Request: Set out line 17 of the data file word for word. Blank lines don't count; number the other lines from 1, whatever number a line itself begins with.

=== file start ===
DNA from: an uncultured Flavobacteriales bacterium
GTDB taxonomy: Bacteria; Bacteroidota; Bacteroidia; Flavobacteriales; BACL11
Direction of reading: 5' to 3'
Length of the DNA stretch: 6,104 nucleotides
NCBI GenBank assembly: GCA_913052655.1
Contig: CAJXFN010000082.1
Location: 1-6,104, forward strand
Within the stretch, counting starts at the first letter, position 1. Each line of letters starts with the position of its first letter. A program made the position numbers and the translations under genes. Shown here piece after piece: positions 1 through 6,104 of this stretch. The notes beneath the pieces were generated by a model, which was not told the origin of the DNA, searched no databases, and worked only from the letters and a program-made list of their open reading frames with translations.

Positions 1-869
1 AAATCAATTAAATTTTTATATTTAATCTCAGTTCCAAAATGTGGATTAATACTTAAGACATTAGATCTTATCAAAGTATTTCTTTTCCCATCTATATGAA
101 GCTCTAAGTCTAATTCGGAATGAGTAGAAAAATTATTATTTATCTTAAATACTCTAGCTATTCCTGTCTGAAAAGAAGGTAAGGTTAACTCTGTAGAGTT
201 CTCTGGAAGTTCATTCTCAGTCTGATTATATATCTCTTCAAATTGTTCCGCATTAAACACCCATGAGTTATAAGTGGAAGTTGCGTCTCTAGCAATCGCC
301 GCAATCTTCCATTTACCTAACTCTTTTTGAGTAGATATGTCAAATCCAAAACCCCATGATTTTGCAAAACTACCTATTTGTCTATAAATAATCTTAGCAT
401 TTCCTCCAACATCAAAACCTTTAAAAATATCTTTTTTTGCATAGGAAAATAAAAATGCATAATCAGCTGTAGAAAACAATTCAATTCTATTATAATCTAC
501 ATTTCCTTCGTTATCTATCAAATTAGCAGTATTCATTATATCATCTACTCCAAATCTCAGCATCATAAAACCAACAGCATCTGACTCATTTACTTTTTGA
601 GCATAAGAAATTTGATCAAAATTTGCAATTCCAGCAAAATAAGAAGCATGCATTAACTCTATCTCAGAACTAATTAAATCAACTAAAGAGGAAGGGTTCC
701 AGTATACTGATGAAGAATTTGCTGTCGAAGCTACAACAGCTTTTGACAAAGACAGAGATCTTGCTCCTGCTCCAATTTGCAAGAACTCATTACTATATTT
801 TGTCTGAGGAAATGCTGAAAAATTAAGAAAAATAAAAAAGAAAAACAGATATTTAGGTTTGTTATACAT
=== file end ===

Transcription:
701 AGTATACTGATGAAGAATTTGCTGTCGAAGCTACAACAGCTTTTGACAAAGACAGAGATCTTGCTCCTGCTCCAATTTGCAAGAACTCATTACTATATTT